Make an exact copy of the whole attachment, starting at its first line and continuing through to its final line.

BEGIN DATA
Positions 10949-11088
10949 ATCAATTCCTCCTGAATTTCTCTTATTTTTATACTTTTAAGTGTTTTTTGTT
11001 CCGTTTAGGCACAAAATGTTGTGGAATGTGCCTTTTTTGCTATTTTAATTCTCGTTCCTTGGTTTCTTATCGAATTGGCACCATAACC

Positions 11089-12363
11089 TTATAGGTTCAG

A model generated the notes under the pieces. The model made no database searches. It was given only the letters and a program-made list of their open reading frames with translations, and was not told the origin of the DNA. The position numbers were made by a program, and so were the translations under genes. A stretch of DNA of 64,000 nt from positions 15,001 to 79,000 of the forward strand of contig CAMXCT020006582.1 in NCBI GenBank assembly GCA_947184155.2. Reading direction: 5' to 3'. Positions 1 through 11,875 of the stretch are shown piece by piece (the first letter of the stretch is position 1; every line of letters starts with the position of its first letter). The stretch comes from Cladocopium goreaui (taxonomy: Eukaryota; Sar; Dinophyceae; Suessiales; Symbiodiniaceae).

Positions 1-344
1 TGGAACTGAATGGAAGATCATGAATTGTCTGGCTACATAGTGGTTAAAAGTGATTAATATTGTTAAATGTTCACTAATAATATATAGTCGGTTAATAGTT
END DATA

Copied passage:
Positions 10949-11088
10949 ATCAATTCCTCCTGAATTTCTCTTATTTTTATACTTTTAAGTGTTTTTTGTT
11001 CCGTTTAGGCACAAAATGTTGTGGAATGTGCCTTTTTTGCTATTTTAATTCTCGTTCCTTGGTTTCTTATCGAATTGGCACCATAACC

Positions 11089-12363
11089 TTATAGGTTCAG

A model generated the notes under the pieces. The model made no database searches. It was given only the letters and a program-made list of their open reading frames with translations, and was not told the origin of the DNA. The position numbers were made by a program, and so were the translations under genes. A stretch of DNA of 64,000 nt from positions 15,001 to 79,000 of the forward strand of contig CAMXCT020006582.1 in NCBI GenBank assembly GCA_947184155.2. Reading direction: 5' to 3'. Positions 1 through 11,875 of the stretch are shown piece by piece (the first letter of the stretch is position 1; every line of letters starts with the position of its first letter). The stretch comes from Cladocopium goreaui (taxonomy: Eukaryota; Sar; Dinophyceae; Suessiales; Symbiodiniaceae).

Positions 1-344
1 TGGAACTGAATGGAAGATCATGAATTGTCTGGCTACATAGTGGTTAAAAGTGATTAATATTGTTAAATGTTCACTAATAATATATAGTCGGTTAATAGTT